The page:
I read yet another article explaining that we all need to be very careful about what we post on the Internet. It gave amazing statistics about the percentage of employers or potential dates who will Google you before proceeding. I'm certainly not looking for a date and I try not to express myself in any way I think would be offensive to others or hurt my future job prospects, but I figured it was worth investigating. After all, I have an Internet presence now (if only a small one), and I wanted to be sure that the information I was sharing publicly on the blog was all that was public. It was not.
When I Googled myself, I found all sorts of references I didn't know were there. The only thing that bothered me--and it bothered me greatly--was that Googling my name resulted in several of our family photos appearing in the Google Image results.
I am very careful to keep information about my children out of the public domain. I do not use their names or include (remotely recent) photographs of them on Flotsam of the Mind. I post their photos and talk about them incessantly on Facebook, but I use the available privacy settings and keep my Friends list to people I actually know. I use Picasa to share photos and as my offsite backup, but I use privacy settings there and instantly block anyone (other than my mother) from following my web albums. I was therefore very disturbed to see my children's smiling faces in Google Images.
If you post anything personal anywhere online, I would recommend you Google yourself to see what comes up. In case you share my concerns and want to make some changes, here are the steps I've taken:
1. Confirm that all Facebook settings are marked Friends Only. Double-check the existing photo albums. (I set links to this blog as Public, and that's all.)
2. Delete all Facebook profile pics and cover photos that contain my children. I love sharing those and using them that way, but by definition these photos are available to the public.
3. Make sure the privacy setting on each Picasa Web Album is Limited or Limited, anyone with the link. If the latter, you can still email the album link to friends or relatives and they will be able to access it and share with the provided link. Do not make albums Public.
4. I noticed that my Pinterest username appeared in the Google results. I use the same username for other accounts I would not want others to be able to access, so I changed the Pinterest account to something entirely different.
5. If you use Picasa and have a Google+ account, these two items are now linked. Your Picasa photos will show up as your Google + Photos. As mentioned in (3), use your Picasa privacy settings. In Google+, change the privacy settings to share only as much as you want. There is a feature on Google+ where you can view your page as the public does. Use it and hide any information in your profile, photos or videos that you do not want public.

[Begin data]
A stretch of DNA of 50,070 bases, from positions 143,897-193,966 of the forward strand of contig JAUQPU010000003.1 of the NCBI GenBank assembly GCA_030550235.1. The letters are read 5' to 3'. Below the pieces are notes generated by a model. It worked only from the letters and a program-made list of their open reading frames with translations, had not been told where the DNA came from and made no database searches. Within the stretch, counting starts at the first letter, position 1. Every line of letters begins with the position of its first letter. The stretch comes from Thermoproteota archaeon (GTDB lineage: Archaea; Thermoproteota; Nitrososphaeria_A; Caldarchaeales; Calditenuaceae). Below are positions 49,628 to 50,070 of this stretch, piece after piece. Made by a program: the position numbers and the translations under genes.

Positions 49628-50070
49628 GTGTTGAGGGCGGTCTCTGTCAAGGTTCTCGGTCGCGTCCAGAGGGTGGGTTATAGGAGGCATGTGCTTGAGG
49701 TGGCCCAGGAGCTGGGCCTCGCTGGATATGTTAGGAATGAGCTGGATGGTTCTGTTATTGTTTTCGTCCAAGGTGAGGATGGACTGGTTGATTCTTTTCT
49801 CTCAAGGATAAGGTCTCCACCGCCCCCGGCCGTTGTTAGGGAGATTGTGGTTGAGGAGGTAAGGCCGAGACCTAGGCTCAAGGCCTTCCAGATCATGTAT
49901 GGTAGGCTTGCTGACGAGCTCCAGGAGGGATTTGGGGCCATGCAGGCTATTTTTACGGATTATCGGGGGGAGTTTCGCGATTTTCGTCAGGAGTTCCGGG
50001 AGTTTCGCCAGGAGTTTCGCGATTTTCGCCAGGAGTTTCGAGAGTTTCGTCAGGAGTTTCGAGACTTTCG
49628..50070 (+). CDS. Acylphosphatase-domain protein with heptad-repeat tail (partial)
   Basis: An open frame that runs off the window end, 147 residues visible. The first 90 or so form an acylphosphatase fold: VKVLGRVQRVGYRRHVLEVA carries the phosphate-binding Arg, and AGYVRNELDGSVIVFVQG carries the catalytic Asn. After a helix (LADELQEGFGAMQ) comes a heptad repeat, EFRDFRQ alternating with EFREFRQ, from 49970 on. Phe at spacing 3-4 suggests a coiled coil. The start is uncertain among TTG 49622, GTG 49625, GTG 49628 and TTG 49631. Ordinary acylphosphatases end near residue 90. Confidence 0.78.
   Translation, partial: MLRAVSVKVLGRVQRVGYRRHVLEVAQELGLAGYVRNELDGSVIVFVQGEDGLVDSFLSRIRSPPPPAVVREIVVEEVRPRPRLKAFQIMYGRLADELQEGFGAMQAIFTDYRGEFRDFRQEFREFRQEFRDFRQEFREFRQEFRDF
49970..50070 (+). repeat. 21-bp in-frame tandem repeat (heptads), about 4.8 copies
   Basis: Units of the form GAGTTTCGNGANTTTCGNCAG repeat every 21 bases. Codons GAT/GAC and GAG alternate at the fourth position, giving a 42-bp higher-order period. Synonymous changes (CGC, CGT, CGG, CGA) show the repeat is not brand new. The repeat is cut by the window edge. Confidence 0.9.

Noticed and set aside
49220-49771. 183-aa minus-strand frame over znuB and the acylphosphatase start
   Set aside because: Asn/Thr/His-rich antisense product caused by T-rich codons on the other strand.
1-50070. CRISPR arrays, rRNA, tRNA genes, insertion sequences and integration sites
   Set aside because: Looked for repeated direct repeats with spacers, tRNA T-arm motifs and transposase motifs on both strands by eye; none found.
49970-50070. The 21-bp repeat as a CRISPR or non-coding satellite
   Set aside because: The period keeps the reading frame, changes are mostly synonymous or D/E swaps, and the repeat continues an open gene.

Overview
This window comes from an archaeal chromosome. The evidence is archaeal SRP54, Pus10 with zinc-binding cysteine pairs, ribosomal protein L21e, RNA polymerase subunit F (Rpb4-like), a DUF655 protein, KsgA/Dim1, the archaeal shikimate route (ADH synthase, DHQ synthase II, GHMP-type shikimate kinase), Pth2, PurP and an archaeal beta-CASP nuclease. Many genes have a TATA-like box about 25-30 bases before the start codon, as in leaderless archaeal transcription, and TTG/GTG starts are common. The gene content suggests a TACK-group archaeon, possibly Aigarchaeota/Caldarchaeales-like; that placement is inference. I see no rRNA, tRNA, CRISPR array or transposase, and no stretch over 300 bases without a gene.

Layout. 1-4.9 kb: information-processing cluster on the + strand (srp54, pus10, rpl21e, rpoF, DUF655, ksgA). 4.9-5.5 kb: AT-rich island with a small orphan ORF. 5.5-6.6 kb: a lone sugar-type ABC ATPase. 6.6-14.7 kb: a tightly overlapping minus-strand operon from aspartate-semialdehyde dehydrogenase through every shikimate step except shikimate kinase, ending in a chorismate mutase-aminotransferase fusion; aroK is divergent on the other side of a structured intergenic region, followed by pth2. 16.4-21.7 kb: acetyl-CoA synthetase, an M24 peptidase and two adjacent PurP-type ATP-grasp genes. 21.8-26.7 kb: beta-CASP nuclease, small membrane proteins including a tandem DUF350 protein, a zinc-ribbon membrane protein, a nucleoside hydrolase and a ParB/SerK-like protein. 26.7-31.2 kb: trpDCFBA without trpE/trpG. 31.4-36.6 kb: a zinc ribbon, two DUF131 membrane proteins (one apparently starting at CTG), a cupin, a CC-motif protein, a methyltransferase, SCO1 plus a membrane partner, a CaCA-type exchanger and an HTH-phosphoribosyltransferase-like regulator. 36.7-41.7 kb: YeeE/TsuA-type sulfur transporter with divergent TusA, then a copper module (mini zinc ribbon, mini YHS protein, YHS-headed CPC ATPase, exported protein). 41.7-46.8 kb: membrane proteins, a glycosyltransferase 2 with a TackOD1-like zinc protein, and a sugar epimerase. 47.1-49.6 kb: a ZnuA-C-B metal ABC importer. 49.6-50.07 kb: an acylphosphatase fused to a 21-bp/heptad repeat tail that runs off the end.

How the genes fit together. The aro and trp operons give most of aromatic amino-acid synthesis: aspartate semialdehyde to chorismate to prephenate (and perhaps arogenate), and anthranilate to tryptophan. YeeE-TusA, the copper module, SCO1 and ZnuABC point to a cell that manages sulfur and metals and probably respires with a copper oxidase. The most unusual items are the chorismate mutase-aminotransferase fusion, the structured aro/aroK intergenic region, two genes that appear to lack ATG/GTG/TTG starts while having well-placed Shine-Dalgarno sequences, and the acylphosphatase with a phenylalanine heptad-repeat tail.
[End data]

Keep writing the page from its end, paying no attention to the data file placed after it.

I went a step further and deleted my Google+ account. I am a firmly entrenched Facebook user and only created a Google+ account to promote the blog. The only information I posted there were links to blog posts. I really never took the time to understand it, and few of my friends use it. I purposely did not link my Blogger account (where this blog is hosted) to my Google+ account because I did not want to mix my public and private information. Google+ really didn't give me that option with respect to Picasa. I've already spent an enormous amount of time uploading years of photos to Picasa and I really wasn't using Google+, so I threw it from the train. In Google+ parlance, I "downgraded" my account, meaning I eliminated my Google+ account (a Facebook equivalent) but not my Google account, which also contains Gmail, Blogger, Picasa and most likely a whole host of other things I'm not yet using.
After all this, several family photos from a single Picasa album still appeared in the Google Image results. They seemed to be the only problematic ones, so I just deleted the entire Picasa Web Album for now. As I write this, the images still appear in Google Images even after the deletion. I'm hoping that once Google crawls the site again, they will no longer appear. If they do, I have found Google instructions for requesting removal of images. It looks like a real pain, so I'm hoping to avoid it.
While I'm at it, I'm going to delete the Twitter account I created once and never used. I spend enough time on social media as it is, and I'm a Twitter holdout. I tried to delete this account once before and apparently failed, so I'm hoping for better luck this time.
Any other suggestions for things I've missed?
Google yourself now and consider ways to remove information you do not want to appear there. If you need help finding the privacy or other settings I've mentioned here, let me know and I'll explain or provide help links in the comments.